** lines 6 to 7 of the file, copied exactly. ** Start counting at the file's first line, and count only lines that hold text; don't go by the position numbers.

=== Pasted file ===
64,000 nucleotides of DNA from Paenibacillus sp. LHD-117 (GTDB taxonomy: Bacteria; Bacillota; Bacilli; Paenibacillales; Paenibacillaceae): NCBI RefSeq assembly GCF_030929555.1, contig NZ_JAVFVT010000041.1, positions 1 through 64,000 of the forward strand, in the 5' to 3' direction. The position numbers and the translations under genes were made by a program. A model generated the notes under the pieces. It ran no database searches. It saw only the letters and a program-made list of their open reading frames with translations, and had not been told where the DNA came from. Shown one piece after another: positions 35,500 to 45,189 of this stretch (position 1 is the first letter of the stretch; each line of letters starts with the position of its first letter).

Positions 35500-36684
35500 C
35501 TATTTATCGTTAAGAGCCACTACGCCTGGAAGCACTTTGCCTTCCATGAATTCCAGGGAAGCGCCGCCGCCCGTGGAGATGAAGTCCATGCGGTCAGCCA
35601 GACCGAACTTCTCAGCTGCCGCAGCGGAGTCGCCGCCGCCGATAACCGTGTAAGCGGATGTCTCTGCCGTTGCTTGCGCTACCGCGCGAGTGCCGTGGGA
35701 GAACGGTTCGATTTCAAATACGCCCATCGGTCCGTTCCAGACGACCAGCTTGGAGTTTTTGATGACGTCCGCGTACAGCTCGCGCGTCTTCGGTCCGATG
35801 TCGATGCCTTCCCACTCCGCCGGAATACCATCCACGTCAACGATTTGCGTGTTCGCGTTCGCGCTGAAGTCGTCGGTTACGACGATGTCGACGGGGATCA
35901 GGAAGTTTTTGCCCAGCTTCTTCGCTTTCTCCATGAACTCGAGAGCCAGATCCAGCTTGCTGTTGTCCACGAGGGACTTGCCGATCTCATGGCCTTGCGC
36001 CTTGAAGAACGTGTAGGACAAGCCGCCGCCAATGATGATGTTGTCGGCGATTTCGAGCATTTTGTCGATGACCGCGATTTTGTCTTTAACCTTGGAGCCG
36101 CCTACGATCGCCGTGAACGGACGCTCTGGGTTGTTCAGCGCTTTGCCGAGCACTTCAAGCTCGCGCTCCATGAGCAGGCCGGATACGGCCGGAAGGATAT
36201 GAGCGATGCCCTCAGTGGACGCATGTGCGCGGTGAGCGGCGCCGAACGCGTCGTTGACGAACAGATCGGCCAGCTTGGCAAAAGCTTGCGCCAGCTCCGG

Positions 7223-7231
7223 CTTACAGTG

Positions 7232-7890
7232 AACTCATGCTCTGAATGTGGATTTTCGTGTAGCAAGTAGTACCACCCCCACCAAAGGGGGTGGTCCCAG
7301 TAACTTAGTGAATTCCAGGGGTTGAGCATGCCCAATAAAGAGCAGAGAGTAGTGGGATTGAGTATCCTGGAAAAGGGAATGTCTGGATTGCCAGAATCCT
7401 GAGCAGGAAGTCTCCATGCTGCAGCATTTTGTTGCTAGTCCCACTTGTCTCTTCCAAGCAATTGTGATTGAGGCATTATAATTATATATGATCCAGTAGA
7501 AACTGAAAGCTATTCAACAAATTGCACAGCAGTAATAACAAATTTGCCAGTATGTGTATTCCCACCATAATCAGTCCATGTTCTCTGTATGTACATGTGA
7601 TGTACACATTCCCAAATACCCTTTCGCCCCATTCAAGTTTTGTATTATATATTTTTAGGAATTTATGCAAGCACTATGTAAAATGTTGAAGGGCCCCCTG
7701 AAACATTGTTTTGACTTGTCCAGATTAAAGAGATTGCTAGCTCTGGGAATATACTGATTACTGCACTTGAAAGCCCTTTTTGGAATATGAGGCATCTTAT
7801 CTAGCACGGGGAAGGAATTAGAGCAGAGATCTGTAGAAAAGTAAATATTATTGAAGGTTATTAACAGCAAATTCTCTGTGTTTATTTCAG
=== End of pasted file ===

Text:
35701 GAACGGTTCGATTTCAAATACGCCCATCGGTCCGTTCCAGACGACCAGCTTGGAGTTTTTGATGACGTCCGCGTACAGCTCGCGCGTCTTCGGTCCGATG
35801 TCGATGCCTTCCCACTCCGCCGGAATACCATCCACGTCAACGATTTGCGTGTTCGCGTTCGCGCTGAAGTCGTCGGTTACGACGATGTCGACGGGGATCA